He's the best-selling children's author in America today.
From his first book, "And to Think That I Saw It on Mulberry Street," which was turned down by more than 20 publishers, to his last, "Oh, the Places You'll Go!" -- 44 books in all -- Seuss was just what the doctor ordered to teach children to read at earlier ages.
You know the author, but you may not know the man behind the pseudonym, Ted Geisel, who died in 1991.
"He has been such a private person in his life that I think it has started a great, 'Who was this man?'" says Ted's widow, Audrey Geisel.
She's overseeing the "Seussentennial" -- a nationwide celebration of a century of imagination. Her husband shied from the spotlight, even when it came to the children he wrote for.
"[He] didn't want to contend with more than one or two children at one time," says Audrey. "[Seuss] found them a little surprising. He wasn't sure how to take them. He never had a child of his own."
Theodor Seuss Geisel was born in Springfield, Mass., to parents Theordor Geisel and Henrietta Seuss. His artistic genius has been cast in bronze in a memorial sculpture garden in his hometown.
"Images would stick in his mind like barnacles, and he couldn't get rid of them," says Charles Cohen, a biographer and collector of Seuss's works. "So, things around Springfield that he saw growing up would just stay with him and then show up later in his artwork.
Cohen has been on a mission to preserve "Seuss, The Whole Seuss and Nothing But the Seuss."
"He just had this very funny side ... He used to give little performances at dinner parties using silverware as characters," he says. "He kept a very wide hat selection."
It was "The Cat in the Hat," first published in 1957 and later made into an animated film, which turned Dr. Seuss into a household name. His best-selling book, "Green Eggs and Ham," was written on a $50 bet that he couldn't write an entire book using only 50 words.
"Seuss is America's most famous poet. There are very few writers who have actually changed the language," says Philip Nel, author of a new Seuss biography. "His word 'nerd,' which first appears in 'If I Ran the Zoo,' is now in dictionaries."
Nel says although Dr. Seuss's books have been translated into 20 languages, Seuss is still an American icon.
"I think Seuss speaks to particular American traits," explains Nel. "Americans like the rebel, the underdog, the outsider. Mack, who topples the stack of turtles; he's not going to take it anymore. The Cat in the Hat, who says, 'Why not fly kites in the house.' Or Sam I Am, who invites us to try green eggs and ham. I think it's a very American characteristic to celebrate the rebel."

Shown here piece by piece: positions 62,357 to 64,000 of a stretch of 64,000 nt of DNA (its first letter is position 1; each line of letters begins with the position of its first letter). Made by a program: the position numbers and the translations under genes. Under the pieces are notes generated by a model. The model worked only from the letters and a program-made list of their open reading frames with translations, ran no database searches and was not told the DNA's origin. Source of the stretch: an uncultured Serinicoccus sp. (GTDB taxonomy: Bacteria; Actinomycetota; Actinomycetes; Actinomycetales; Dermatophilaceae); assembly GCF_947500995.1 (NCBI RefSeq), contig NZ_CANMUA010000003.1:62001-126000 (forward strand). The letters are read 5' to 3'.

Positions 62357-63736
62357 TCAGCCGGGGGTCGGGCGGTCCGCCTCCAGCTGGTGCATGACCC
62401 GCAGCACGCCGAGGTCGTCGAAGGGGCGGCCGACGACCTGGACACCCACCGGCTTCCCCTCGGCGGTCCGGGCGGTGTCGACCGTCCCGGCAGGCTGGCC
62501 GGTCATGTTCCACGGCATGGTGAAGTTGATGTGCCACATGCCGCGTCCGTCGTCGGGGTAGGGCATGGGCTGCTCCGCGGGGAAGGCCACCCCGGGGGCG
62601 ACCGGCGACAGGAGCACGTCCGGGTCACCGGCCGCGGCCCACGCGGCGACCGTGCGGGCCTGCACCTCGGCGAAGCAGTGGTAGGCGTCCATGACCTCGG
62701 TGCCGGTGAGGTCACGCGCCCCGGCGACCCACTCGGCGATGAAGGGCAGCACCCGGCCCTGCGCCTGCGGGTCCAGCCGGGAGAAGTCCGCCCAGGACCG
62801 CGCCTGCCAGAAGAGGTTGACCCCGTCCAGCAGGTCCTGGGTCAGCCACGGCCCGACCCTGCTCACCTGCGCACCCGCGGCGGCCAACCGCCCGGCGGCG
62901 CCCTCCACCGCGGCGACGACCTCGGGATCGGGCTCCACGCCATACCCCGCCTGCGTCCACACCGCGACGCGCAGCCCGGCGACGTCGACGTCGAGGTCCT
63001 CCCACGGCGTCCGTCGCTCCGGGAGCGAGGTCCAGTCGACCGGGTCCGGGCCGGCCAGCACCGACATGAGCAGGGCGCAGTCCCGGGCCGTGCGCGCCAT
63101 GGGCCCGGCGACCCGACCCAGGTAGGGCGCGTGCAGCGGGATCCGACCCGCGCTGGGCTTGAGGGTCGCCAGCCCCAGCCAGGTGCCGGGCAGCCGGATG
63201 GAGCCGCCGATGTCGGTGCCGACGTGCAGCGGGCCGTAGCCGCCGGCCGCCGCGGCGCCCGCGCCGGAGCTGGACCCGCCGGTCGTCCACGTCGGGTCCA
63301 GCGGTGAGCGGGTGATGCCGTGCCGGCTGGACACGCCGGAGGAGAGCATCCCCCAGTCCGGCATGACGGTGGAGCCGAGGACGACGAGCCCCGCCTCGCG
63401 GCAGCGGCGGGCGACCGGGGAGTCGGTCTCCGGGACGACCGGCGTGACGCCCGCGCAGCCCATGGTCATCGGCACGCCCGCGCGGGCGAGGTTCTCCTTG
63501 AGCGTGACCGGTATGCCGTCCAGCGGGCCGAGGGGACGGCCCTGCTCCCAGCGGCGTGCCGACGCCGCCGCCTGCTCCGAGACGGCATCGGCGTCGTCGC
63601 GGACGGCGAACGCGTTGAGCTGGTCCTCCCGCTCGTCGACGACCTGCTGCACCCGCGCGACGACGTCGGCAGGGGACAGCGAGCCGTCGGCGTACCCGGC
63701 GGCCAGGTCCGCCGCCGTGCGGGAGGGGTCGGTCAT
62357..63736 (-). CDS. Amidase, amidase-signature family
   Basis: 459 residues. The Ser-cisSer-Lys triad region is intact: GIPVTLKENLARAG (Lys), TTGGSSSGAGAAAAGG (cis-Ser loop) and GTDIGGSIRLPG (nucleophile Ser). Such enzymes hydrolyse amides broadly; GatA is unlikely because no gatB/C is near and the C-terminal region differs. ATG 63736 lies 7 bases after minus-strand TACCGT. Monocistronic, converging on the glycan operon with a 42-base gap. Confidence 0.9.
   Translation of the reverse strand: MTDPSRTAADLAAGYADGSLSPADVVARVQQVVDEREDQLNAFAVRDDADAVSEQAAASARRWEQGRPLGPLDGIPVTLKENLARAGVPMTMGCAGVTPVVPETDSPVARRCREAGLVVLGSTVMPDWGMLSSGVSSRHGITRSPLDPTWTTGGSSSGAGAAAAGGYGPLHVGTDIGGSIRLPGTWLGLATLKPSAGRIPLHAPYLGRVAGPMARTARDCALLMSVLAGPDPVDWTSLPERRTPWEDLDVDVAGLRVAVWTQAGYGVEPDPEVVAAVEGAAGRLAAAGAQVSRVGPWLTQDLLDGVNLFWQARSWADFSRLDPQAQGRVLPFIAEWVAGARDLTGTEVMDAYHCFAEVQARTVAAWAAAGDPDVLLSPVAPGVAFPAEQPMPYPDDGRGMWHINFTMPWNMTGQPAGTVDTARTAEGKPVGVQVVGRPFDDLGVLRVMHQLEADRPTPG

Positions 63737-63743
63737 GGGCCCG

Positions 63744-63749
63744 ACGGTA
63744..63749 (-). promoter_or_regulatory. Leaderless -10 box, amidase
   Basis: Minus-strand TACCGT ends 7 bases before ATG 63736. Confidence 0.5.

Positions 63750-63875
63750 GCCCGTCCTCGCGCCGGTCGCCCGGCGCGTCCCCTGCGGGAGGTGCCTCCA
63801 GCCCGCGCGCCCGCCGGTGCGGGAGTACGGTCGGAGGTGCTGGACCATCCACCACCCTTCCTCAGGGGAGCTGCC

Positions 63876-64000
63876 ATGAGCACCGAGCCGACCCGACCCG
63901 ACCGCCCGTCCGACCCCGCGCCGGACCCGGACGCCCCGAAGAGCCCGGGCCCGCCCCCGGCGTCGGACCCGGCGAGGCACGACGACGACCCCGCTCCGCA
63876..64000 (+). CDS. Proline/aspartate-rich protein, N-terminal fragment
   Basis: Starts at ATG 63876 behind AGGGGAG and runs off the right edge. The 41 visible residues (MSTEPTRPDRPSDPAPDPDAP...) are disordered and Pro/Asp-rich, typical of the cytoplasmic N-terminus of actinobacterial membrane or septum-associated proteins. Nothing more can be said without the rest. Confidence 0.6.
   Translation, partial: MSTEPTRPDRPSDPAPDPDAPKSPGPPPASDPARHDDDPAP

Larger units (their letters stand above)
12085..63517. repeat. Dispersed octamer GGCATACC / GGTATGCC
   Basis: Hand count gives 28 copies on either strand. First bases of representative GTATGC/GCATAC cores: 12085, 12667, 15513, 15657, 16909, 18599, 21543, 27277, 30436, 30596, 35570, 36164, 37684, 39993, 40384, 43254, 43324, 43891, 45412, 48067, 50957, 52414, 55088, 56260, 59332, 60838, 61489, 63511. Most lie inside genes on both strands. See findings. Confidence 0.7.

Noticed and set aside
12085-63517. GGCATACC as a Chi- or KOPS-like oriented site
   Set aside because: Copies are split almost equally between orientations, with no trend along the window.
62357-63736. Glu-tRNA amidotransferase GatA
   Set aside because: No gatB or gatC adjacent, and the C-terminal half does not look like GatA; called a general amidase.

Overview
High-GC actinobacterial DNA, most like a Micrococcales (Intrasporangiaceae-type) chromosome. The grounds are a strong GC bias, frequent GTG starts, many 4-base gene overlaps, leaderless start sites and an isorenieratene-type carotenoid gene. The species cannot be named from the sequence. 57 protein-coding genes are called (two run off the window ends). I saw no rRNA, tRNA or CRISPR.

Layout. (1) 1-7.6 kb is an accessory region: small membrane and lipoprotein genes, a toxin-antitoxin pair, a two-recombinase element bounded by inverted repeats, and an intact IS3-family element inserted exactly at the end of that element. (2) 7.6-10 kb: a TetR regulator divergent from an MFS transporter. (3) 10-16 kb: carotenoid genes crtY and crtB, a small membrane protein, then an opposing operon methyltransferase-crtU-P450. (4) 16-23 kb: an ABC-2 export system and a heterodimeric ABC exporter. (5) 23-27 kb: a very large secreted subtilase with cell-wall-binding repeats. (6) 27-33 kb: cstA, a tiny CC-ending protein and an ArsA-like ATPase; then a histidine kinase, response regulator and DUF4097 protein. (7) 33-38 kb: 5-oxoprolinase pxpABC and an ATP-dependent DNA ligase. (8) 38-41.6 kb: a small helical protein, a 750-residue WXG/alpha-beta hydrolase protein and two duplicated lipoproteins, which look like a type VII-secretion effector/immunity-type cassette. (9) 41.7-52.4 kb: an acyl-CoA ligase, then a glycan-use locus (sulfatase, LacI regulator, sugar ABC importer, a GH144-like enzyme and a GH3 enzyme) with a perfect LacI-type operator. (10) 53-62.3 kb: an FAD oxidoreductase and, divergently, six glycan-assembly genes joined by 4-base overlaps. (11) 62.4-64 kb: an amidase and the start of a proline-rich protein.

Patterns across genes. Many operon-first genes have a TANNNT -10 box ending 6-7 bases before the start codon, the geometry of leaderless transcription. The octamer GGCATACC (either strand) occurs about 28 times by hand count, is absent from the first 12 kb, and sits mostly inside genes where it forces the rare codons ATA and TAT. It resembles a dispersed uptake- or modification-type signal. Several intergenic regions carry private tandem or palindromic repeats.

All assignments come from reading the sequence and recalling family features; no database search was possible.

Before writing books for children, Seuss was a political cartoonist during World War II, horrified by racism, intolerance and greed. Those messages later found their way into his books.
Before Seuss started selling ideas, he sold everything from beer to ball bearings as an advertising man.
"He did several different commercials for the Ford Motor Car Company in 1949 to 1950," says Cohen.
But he is most famous for a campaign for Flit bug spray. "Quick, Henry, the flit," became a national catch phrase. It was the "Where's the beef" of its day.
Seuss's adult sense of humor sometimes surprised his publishers.
"There's a story that one of his editors tells about Dr. Seuss's ABC and for the letter X," says Nel. "Dr. Seuss has drawn a large-breasted woman and the following verse, 'Big X, Little X, XXX. Someday kiddies you will learn about sex.' That's not actually in the book. That was just there to make sure the editors were paying attention. And they were."
As a writer, Dr. Seuss didn't exactly just pull words out of a hat.
"Seuss was a master of the art of revision -- write, rewrite, reject, re-reject and polish incessantly," says Nel.
"The Cat in the Hat"'s line, "He came down with a bump from up there on the ball" began as "He fell off the ball."
Seuss's legacy is the poetry, the politics and the art. It is the idea that reading should be fun and that children's books can make you think.